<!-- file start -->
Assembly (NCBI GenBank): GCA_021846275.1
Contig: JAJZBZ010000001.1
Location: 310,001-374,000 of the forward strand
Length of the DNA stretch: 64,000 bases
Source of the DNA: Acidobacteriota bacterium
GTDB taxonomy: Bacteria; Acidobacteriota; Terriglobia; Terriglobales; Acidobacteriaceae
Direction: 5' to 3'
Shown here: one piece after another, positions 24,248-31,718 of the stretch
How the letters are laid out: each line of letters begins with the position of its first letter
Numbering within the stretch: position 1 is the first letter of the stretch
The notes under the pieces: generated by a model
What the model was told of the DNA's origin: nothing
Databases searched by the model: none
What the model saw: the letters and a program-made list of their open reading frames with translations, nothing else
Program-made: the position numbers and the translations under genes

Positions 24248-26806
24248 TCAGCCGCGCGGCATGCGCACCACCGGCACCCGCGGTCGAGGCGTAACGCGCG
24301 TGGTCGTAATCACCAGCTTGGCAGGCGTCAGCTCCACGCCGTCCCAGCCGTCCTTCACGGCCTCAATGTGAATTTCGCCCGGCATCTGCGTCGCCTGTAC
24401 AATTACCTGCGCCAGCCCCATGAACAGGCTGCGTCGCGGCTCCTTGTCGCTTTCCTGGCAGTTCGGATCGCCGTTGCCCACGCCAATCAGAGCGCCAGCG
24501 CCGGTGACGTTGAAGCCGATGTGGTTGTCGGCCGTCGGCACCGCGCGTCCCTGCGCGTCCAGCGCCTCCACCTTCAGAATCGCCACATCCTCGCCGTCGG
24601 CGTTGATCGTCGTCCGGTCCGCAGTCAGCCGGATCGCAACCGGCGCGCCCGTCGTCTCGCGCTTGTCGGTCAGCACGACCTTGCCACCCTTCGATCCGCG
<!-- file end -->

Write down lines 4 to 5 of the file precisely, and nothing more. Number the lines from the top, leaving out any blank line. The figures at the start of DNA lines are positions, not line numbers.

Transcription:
Length of the DNA stretch: 64,000 bases
Source of the DNA: Acidobacteriota bacterium